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Can someone explain to me how the minimal polynomials in page 4 of this document are obtained? Please help me.

http://web.ntpu.edu.tw/~yshan/BCH_code.pdf

It should be something standard about minimal polynomials you should only check the Field in the example.. I get $a^2$, but I am not sure about the other two.

Alternatively can someone show me how to do exercise 5 in http://www.ms.uky.edu/~corso/teaching/math362/Coding-Theory-3.pdf page 465 ??

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  • $\begingroup$ What does $GF(2^m)$ mean? $\endgroup$ – Gregory Grant May 11 '15 at 16:57
  • $\begingroup$ Do you know anything about cyclotomic polynomials? $\endgroup$ – Git Gud May 11 '15 at 16:57
  • $\begingroup$ Never heard of cyclotomic polynomial... $\endgroup$ – vounoo May 11 '15 at 17:01
  • $\begingroup$ These polynomials are over $\mathbb{Z}_2$. They should be elements of the Ideal $\frac{\mathbb{Z}_2[x]}{x^4+x+1}$ where $a^4+a+1=0$ etc... $\endgroup$ – vounoo May 11 '15 at 17:03
  • $\begingroup$ @GregoryGrant $GF(q)$ is one of the standard notations for the unique (up to isomorphism) field of cardinality $q$. Even our tag wiki explains this ;-) $\endgroup$ – Jyrki Lahtonen May 11 '15 at 17:08
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Those polynomials can be easily explained. The minimal polynomial of $\alpha$ is $$\phi_1(x)=x^4+x+1,$$ because we defined $\alpha$ to be one of the zeros of this polynomial.

Because $\alpha$ is a primitive element, it is of order $15$. Therefore $\beta=\alpha^3$ is of order five - in other words $\beta^5=1$. This implies that $$ 0=\beta^5-1=(\beta-1)(\beta^4+\beta^3+\beta^2+\beta+1). $$ Because $\beta\neq1$ we see that $\beta$ is a zero of $$ \phi_2(x)=x^4+x^3+x^2+x+1. $$ On the other hand $\beta$ generates the field $GF(16)$, so its minimal polynomial has to be of degree four. Therefore $\phi_2(x)$ is the minimal polynomial. Alternatively we can see that $\beta$ has as its conjugates (act on it by the Frobenius automorphism) $\beta^2=\alpha^6$, $\beta^4=\alpha^{12}$ and $\beta^8=\beta^3=\alpha^9$ four distinct elements of $GF(16)$.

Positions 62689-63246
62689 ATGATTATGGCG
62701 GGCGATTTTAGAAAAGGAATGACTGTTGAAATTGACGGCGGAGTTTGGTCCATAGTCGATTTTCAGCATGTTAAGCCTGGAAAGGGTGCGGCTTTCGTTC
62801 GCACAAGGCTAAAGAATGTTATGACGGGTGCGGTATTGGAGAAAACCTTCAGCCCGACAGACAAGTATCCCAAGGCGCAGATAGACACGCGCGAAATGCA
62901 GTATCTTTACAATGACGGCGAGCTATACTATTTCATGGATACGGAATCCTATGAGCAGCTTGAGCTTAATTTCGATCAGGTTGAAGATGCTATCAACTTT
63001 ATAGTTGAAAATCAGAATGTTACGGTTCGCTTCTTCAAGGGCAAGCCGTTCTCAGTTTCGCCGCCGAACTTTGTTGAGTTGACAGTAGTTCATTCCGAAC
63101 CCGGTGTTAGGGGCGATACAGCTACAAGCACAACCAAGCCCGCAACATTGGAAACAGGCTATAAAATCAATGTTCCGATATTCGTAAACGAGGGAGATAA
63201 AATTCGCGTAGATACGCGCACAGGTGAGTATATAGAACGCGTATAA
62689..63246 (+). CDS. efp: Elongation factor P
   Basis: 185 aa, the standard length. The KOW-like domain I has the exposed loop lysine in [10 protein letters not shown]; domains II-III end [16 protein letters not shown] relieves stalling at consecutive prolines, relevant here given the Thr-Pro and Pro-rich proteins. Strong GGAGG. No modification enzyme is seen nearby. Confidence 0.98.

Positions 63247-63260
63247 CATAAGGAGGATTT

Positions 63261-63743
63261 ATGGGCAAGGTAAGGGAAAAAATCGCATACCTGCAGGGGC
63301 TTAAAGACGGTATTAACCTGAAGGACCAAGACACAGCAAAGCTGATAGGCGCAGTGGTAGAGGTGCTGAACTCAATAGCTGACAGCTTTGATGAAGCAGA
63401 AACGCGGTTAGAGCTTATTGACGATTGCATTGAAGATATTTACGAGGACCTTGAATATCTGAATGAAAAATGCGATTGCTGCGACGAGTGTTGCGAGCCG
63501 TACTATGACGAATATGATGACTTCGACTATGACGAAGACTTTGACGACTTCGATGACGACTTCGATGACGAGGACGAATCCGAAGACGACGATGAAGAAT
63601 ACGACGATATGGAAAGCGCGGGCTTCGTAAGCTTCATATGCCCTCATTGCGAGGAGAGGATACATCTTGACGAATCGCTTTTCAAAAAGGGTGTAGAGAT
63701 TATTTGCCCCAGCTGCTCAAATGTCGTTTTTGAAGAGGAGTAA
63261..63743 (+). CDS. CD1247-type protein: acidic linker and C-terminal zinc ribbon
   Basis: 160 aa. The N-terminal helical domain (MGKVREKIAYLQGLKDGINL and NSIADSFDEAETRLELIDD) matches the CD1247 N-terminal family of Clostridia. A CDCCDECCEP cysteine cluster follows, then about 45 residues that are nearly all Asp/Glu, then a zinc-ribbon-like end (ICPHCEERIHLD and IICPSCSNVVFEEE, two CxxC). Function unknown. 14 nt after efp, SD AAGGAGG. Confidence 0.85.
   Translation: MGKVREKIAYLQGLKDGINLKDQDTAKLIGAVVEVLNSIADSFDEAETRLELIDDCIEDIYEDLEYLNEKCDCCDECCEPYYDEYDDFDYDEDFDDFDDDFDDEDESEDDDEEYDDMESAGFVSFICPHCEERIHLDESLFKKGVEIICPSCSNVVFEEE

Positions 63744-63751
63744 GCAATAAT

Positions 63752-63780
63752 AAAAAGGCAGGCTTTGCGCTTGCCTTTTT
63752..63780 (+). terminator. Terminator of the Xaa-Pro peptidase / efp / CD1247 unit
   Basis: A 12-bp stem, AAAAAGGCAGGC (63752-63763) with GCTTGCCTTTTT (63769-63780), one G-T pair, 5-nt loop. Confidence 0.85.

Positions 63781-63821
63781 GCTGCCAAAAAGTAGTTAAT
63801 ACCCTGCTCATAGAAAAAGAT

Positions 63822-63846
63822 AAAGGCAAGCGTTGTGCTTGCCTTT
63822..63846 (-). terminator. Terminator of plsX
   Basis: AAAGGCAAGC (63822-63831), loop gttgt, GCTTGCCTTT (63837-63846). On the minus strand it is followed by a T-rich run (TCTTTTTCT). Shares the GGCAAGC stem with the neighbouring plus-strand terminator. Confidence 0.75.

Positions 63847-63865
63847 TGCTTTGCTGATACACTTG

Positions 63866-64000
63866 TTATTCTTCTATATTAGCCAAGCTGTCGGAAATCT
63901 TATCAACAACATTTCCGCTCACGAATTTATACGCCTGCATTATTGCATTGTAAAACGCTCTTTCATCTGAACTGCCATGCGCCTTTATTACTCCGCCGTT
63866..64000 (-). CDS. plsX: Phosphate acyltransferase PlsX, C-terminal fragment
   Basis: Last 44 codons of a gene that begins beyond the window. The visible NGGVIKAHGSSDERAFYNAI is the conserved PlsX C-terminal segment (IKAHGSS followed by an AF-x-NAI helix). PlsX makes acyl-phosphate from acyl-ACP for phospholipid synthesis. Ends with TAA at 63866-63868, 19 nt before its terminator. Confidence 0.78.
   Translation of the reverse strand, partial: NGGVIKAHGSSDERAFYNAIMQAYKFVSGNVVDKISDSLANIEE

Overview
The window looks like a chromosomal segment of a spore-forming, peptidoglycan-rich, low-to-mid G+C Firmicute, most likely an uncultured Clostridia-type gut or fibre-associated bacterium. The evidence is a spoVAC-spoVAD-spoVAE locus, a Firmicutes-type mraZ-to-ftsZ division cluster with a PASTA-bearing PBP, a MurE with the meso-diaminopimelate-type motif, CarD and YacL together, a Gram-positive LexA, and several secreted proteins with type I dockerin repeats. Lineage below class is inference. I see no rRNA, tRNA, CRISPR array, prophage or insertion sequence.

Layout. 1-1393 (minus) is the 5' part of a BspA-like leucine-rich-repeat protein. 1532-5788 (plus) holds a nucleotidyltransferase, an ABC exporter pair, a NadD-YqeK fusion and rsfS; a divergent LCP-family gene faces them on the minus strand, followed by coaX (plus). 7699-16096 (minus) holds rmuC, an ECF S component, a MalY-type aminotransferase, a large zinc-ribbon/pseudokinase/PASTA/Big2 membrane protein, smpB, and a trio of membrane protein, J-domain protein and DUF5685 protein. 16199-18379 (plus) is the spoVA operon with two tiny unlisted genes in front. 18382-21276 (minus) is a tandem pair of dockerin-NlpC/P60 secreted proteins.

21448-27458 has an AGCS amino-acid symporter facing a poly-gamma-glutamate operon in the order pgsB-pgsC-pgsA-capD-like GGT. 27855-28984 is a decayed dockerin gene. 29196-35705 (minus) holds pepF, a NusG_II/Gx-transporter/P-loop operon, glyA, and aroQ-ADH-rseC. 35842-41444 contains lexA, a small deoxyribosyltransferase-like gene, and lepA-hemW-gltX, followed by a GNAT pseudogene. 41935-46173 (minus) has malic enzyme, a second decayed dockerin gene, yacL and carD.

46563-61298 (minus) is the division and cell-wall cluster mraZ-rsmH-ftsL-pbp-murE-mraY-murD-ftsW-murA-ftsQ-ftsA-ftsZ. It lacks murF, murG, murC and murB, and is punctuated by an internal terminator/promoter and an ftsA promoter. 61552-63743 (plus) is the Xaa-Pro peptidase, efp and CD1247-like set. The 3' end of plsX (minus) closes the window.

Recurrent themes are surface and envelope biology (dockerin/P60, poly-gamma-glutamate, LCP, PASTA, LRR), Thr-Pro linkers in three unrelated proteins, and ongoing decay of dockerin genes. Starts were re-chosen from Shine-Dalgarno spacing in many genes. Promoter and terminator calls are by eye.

On the other hand $\gamma=\alpha^5$ is of order three ($=15/5$) only. Therefore it belongs to the subfield $GF(4)$ (that contains precisely the roots of unity of order $4-1$). Hence its minimal polynomial is the only irreducible quadratic polynomial over $GF(2)$, namely $$ \phi_3(x)=x^2+x+1. $$ We could also argue as above starting from $$ 0=\gamma^3-1=(\gamma-1)(\gamma^2+\gamma+1). $$


If we want to continue and find the minimal polynomial of $\alpha^7$ it is simplest to observe that $\alpha^7$ is a conjugate of $\alpha^{2\cdot7}=\alpha^{14}=\alpha^{-1}$. But obviously $\alpha^{-1}$ is a zero of the polynomial $$ x^4\phi_1(\frac1x)=x^4(\frac1{x^4}+\frac1x+1)=1+x^3+x^4. $$ Admittedly that is not much use for the purposes of constructing larger minimum distance BCH-codes because once we get to $\alpha^7$ we have exhausted all the elements of $GF(16)\setminus GF(2)$ as zeros of the generator polynomial. Thus the resulting code is kinda tiny. It is the repetion code of length 15.

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  • $\begingroup$ You are seriously the best $\endgroup$ – vounoo May 11 '15 at 17:20
  • $\begingroup$ It makes so much sense $\endgroup$ – vounoo May 11 '15 at 17:20
  • $\begingroup$ If you want become fluent with arithmetic in $GF(16)$ take a look at this Q&A pair I prepared for referrals. If that is all clear to you, then you are good to go (for handling BCH codes over GF(16) at least). Do observe that many (most?) mathematicians write $\Bbb{F}_{16}$ instead of $GF(16)$. $\endgroup$ – Jyrki Lahtonen May 11 '15 at 17:36
  • $\begingroup$ Thanks a lot this is helpful $\endgroup$ – vounoo May 11 '15 at 18:11

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